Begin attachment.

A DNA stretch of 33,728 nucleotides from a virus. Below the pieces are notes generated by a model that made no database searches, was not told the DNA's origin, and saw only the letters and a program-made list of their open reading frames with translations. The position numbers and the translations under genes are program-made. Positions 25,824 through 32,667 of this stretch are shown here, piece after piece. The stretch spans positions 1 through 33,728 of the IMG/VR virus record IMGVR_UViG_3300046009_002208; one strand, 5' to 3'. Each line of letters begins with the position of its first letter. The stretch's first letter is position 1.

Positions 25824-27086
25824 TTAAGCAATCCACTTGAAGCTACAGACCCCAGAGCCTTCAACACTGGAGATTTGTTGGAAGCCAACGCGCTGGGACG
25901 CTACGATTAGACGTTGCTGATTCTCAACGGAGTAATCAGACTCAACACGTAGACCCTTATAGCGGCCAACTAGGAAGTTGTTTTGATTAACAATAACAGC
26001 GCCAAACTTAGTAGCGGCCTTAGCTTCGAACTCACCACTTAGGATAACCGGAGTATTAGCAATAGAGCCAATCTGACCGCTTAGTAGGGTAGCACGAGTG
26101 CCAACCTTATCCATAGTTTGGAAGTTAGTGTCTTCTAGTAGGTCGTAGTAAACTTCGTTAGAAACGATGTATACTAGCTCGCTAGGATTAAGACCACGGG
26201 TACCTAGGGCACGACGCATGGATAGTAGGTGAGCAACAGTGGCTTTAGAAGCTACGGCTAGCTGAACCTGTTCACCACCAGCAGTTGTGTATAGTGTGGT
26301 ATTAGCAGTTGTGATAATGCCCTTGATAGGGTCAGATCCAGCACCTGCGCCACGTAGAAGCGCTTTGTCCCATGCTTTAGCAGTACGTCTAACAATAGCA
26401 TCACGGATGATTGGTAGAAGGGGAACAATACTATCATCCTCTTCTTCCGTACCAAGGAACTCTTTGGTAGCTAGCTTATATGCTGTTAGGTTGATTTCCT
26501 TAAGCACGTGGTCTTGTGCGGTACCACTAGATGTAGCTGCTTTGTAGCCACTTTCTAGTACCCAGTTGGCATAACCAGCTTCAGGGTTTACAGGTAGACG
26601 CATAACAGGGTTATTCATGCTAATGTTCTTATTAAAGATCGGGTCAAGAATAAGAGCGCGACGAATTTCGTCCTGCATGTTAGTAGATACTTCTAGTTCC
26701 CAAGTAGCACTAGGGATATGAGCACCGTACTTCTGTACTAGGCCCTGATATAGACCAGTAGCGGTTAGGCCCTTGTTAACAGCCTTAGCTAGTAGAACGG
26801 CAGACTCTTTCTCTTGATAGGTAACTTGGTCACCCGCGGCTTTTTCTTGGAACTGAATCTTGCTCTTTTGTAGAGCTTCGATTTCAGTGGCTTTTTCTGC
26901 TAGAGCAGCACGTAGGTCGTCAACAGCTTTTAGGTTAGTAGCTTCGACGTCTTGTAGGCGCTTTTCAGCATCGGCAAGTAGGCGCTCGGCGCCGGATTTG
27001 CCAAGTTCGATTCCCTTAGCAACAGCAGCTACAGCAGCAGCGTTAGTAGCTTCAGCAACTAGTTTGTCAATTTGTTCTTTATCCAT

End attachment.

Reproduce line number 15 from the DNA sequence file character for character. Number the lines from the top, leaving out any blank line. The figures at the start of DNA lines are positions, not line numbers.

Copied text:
27001 CCAAGTTCGATTCCCTTAGCAACAGCAGCTACAGCAGCAGCGTTAGTAGCTTCAGCAACTAGTTTGTCAATTTGTTCTTTATCCAT